Katherin Taylor


Today marks 12 years of being a burn survivor!  On May 2nd of 2009 my life changed.  Every year as the day approaches, I sometimes don’t even want to think about it, because it was a traumatic day for me, but also a reminder that I’m alive and I overcame it.  For those who don’t know me on a personal level, I was adopted twice.  The second family that I was adopted into, I went to live with when I was seven.  The man who was supposed to be the “father” was a really crappy man who didn’t protect his “kids”, instead he was the one who hurt me more than any man I’ve ever met in my life.  When I was 10 years old, he was writing me and his biological daughter’s names on the driveway with gasoline and lighting it on fire.  For a 10-year-old I thought it was cool at the time.  I was sitting in the garage with my adopted mother, and he threw the gasoline on the tiki torches and a big blue ball of fire came towards us.  I was burned on my face, arms, and legs.  I spent two weeks at Grady Memorial Hospital in Atlanta.  I had to re-learn how to walk and I had to adjust to the different face I had.  I had recurring nightmares of that day.  I was scared to be around fire, especially going to a hibachi restaurant where they cook the food in front of you!  It took me forever to not fear fire!  So, every year I reflect back on how much this impacted my life.  It’s hard for me to talk about it without breaking down because it’s a type of hurt that doesn’t just go away overnight.  I used to wear long sleeves and jeans all year round, not caring how hot it was, because I was ashamed of how I looked.  I was bullied by other kids because they didn’t understand what happened.  I couldn’t stand looking at myself in the mirror.  I hid all the scars I could because I didn’t like the way people would look at me.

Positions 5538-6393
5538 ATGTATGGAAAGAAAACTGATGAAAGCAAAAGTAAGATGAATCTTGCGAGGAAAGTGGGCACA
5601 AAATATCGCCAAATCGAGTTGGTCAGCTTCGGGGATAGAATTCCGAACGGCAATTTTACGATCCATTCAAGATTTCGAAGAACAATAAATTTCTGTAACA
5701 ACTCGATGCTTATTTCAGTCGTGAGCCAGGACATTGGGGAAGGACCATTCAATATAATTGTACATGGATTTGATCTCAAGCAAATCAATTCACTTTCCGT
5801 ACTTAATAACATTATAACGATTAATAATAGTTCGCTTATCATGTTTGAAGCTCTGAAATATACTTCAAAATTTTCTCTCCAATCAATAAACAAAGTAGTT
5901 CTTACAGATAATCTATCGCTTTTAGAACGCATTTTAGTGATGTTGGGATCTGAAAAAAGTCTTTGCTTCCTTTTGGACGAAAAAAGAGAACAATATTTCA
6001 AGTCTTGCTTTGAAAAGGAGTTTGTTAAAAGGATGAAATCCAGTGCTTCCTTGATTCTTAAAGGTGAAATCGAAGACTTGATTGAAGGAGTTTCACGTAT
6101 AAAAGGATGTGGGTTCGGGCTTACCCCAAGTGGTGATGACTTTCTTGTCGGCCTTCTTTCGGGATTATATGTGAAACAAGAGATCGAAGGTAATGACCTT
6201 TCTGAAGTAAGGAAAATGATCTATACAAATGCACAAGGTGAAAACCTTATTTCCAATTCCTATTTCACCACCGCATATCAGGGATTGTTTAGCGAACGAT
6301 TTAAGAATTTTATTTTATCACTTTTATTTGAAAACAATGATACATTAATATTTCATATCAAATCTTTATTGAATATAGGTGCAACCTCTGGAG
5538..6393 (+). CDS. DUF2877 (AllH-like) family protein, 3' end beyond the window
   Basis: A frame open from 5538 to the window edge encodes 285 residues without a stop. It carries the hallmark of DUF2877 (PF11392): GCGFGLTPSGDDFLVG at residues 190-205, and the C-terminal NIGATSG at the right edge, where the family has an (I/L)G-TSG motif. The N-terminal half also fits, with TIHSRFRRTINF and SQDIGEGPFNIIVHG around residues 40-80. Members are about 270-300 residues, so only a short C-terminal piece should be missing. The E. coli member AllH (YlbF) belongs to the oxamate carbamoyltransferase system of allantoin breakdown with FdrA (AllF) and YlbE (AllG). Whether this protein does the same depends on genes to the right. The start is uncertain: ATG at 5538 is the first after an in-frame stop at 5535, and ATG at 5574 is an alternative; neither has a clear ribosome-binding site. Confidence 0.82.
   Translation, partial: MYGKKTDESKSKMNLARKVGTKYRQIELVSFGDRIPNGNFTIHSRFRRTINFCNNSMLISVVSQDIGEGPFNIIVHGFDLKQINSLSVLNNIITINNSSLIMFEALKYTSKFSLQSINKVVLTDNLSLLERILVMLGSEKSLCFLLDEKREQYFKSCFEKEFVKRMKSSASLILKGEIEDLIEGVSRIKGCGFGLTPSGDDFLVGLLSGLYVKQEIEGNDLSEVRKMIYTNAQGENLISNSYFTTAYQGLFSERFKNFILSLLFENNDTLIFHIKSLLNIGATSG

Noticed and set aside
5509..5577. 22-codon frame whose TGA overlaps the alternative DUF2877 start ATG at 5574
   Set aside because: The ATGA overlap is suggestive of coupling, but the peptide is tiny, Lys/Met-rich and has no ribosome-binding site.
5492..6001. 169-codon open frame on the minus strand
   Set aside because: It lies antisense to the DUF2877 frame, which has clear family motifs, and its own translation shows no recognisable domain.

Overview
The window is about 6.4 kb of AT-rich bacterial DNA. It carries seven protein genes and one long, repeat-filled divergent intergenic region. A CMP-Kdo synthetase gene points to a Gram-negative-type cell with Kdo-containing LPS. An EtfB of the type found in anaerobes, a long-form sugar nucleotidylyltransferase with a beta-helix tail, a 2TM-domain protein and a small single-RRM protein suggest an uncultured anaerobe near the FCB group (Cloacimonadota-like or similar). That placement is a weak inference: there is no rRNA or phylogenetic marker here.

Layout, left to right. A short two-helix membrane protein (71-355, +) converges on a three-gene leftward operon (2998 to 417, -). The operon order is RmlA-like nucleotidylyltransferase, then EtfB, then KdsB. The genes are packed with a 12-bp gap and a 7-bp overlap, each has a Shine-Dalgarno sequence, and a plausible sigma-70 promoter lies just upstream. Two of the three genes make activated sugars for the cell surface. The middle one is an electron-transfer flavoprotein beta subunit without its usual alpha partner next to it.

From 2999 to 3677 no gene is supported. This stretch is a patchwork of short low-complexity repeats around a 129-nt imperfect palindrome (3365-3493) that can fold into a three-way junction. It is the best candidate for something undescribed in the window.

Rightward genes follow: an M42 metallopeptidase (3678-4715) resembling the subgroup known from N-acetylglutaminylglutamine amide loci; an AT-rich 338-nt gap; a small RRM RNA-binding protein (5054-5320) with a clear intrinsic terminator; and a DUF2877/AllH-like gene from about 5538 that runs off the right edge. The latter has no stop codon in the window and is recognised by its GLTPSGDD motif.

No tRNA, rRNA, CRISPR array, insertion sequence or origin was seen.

I started attending GFBF camp for burn survivors in the summer of 2010.  This camp has helped me grow in so many ways.  This camp helped me with confidence, and I learned how to embrace something that was bad and learned how to look at the positives.  It also taught me to forgive someone who didn’t deserve it, but to set myself free from the pain I felt.  This camp has helped me make friends that have gone through what I’ve experienced as a burn survivor and gave me friends for life!  I thank God for putting my friends and people who I call my family in my life to help shape me into the confident woman that I am today!  It took years for me to become the person I am today.  My face healed, I still have some scars on my arms and my left leg is the only one that has scars that are still healing.  Each year, the scars on my left leg gets smaller and smaller.  I am grateful to be alive, I am blessed with friends and family that love me!  Without you I don’t think I would be the confident woman I am today!  I have never missed a year of burn camp until the pandemic hit.  Even as an adult now, going back each year as a counselor has helped me give back to the younger generation just like what had been given to me from the adults who helped me when I was a kid.  Thank God for healing my spirit.  If I didn’t have my faith, I honestly would not be the Katherin I have fought so hard to become!  Thank you to my Georgia Firefighters Burn Foundation Family for all that y’all do for our burn community!  Y’all have changed my life for the better!